Joined: Aug 03, 2001 Posts: 2796 Location: Michigan
Posted: Mon Aug 21, 2017 11:20 am Post subject:
The point is, does Rao place a special value on the spilling of blood
You're assuming that it's the gods who decide what their rituals should be. This isn't necessarily a safe assumption, especially with the greater gods, who are generally less interventionist (particularly Rao, about whom Tenser claims "Long and long Rao has refrained from any meddling here" in Isle of the Ape).
I think Rao's worship might involve animal sacrifice because I think it's something his worshipers would have particularly valued, particularly in ancient times. Rao's own opinion is, to borrow your phrase, a non-factor unless it's an act he has some reason to despise (i.e. he wouldn't put up with human sacrifice but has no reason to dislike animal sacrifice unless you believe the god is a vegetarian).
Earlier in this thread I suggested a "sacrifice" doesn't necessarily mean destruction, for example donating magic items to Boccob's temples rather than ritually destroying them. I considered something similar for Rao: donating sheep to the temple, which breeds them and dispenses them to the poor. While I think Rao's temples would definitely engage in charity, replacing animal sacrifice entirely with charity feels a bit too sanitized for me, so that it stops feeling like a historical religion and more like a utopian fantasy of a religion. That's not to say that all religions practice animal sacrifice, just that there's a line somewhere between "Raoism is a religion of peace" and "Raoism is so one-dimensional in its commitment to this ideal that it doesn't quite feel real" and, while the line is arbitrary and subjective, I'd still rather not cross it.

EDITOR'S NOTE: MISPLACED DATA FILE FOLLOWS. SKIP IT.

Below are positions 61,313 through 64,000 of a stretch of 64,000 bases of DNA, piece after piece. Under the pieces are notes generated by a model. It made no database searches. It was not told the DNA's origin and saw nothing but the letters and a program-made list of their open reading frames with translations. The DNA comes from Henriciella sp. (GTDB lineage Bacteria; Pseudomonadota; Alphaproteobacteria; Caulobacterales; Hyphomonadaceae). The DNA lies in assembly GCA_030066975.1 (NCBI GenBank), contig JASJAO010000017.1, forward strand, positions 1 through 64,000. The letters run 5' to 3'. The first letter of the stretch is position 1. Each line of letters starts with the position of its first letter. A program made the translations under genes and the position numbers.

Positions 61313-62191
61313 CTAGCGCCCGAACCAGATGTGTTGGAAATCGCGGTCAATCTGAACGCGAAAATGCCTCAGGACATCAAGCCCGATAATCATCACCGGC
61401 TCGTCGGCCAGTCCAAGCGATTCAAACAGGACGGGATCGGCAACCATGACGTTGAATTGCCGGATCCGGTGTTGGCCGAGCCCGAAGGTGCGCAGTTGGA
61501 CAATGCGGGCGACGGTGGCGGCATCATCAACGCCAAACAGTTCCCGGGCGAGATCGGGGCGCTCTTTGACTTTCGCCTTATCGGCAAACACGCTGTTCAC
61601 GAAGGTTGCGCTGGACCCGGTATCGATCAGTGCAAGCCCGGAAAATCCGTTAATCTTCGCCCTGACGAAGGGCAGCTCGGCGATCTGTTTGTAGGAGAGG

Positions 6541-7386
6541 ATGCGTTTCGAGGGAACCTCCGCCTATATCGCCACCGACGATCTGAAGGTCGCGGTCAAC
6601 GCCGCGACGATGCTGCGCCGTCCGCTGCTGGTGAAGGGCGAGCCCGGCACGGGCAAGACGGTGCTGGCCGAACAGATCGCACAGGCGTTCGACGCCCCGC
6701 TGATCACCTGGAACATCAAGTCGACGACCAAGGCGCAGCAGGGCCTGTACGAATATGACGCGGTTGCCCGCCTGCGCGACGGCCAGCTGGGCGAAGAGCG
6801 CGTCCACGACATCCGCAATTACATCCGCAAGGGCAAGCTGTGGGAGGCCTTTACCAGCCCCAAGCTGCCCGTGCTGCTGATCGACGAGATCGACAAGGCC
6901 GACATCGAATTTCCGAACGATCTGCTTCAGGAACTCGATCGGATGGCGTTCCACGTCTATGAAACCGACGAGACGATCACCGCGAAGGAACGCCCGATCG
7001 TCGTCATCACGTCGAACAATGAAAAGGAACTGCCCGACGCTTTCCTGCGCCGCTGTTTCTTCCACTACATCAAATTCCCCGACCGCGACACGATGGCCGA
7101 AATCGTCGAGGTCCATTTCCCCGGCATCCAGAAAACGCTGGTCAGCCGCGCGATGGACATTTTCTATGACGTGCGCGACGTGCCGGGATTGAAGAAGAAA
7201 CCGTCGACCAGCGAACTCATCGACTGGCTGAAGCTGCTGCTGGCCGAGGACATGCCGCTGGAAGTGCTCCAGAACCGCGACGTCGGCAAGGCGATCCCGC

I recall the panel in Neil Gaiman's Sandman where Abel, telling an extremely sanitized version of his own story, claims "The Creator liked the sheep best, because it was all fluffy and funny and white--" and Cain interrupts to contradict him. "Because it was warm steaming meat! It was a bloody sacrifice, you idiot!"
There's certainly a strong canon case that good religions don't practice animal sacrifice. The only gods that have sacrifice mentioned in their rituals are the handful I listed in my first post to this thread: Iuz, Wastri, Nerull, and Erythnul (plus the description of Hextor's worship in Bastion of Faith mentions human sacrifice). Other gods have different rituals: Trithereon's service includes "ceremonial flames, bells, and iron vessels," while Ulaa's rituals involve "hammering on stone, rhythmically, and chanting in deep notes, with earth and gemstones displayed." Xan Yae's rites include "dance-like exercises, meditation, reading, chanting, and prayer."